At times videos did not load and restarting was necessary. At this point in time it was necessary to skip through all videos to catch back up to where I had been. This was unfortunate, but rarely happened and was never a major inconvenience.


“Inside the Haiti Earthquake" is web based game. It is integrated on a website dedicated to the Haiti earthquake, which has numerous other related resources such as documentary’s and articles about disaster relief. Having the game available as a web browser game was a good decision because it makes it as widely available as it can be. By integrating it to the website players are also like to see more than just the game and possibly see other information of the website. We would not have made any changes to the choices they made for the game. Getting the game out to as many people as possible is important and a web based game is best for that. Since the game is relatively simple and really just a series of videos broken up by player choices there is no need for more advanced technology.


There are a number of informal assessments in the game. In all three sections it is possible to make decisions that will essentially cause you to fail the game. In the Survivor section some decisions will lead to negative outcomes where your characters and other people may be injured. One thing to be noted with the Survivor sections “assessment” is that it goes out of its way to note that it is not the survivor’s fault, thought they could have made better decisions. In the journalist section if you choose an angle for your story to soon you will fail when you don’t get footage related to your story. The section will end with you being replaced and told by the narrator why you failed. For the relief aid worker section there you get assessed on the decisions made for distributing relief. If you choose to try and give out relief without planning and proper distribution you will see a negative result where people get hurt and you get reprimanded. If you wait and properly distribute relief you will see a successful outcome where survivors get the aid they need.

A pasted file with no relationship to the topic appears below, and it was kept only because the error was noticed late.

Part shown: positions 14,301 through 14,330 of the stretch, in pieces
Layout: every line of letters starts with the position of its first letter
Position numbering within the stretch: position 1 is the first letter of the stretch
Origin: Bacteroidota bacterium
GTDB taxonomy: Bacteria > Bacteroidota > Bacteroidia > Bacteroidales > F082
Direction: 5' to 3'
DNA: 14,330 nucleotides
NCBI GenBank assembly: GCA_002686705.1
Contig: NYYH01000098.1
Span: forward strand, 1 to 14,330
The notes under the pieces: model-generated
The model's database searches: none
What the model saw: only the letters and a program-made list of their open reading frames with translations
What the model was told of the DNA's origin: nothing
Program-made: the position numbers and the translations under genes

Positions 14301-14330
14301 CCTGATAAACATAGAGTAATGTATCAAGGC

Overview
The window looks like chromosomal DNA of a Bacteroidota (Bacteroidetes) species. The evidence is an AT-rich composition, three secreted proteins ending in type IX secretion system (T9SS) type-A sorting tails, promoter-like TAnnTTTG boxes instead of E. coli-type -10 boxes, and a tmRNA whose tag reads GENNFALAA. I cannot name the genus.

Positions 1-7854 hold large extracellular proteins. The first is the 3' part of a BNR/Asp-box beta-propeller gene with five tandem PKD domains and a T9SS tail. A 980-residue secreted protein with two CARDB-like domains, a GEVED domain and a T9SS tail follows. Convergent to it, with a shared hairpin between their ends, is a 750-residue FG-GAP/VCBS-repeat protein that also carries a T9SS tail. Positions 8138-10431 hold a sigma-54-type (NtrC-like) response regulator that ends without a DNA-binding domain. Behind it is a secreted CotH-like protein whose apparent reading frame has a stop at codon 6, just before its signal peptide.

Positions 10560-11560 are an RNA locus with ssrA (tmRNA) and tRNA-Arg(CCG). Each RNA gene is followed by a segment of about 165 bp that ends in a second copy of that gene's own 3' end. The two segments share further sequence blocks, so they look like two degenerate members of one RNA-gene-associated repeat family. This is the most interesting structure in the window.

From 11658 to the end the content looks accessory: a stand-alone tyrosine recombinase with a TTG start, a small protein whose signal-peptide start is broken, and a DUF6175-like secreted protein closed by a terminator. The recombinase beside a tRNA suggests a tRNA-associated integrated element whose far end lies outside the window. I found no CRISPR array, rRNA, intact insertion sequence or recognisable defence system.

This minor assessment fits the theme and message that they were trying to get across. Like they say before the game begins, this is not really a game. If they had a more formal assessment some of their message might be diminished and it might not have as powerful an effect on players. The informal nature of the assessment just helps players understand how the situation should be handled.


Inside the Haiti earthquake tells an incredible story of the difficulties faced by the survivors of the Haiti earthquake, and by those trying to aid them after the disaster. While it definitely hovers the line of what may be considered a game, it uses videos to tell an incredible story through player choices. It hopes to show what really happens after an earthquake such as the one that happened in Haiti and inspire people to join in the relief effort.


1. Do you think it is good to use real-life footage to make serious game?
2. Do you think this pushes the limitations of what a game is?
3. Is there any other way this game could be made to get across the same message?
4. Do you think it is a good way for recruiting aid workers?


  1. Kirchner, L. (2010, November 11). Inside the Haiti Earthquake: A Simulation.from
  2. Inside the Haiti Earthquake. (n.d.). Retrieved February 23, 2015, from
  3. Winn, Brian. The Design, Play and Experience Framework. In R. Ferdig (Ed.), Handbook of Research on Effective Electronic Gaming in Education. Hershey, PA: IGI Global, 2009, pp. 388-401.
  4. Inside the Haiti earthquake. (n.d.). Retrieved February 23, 2015, from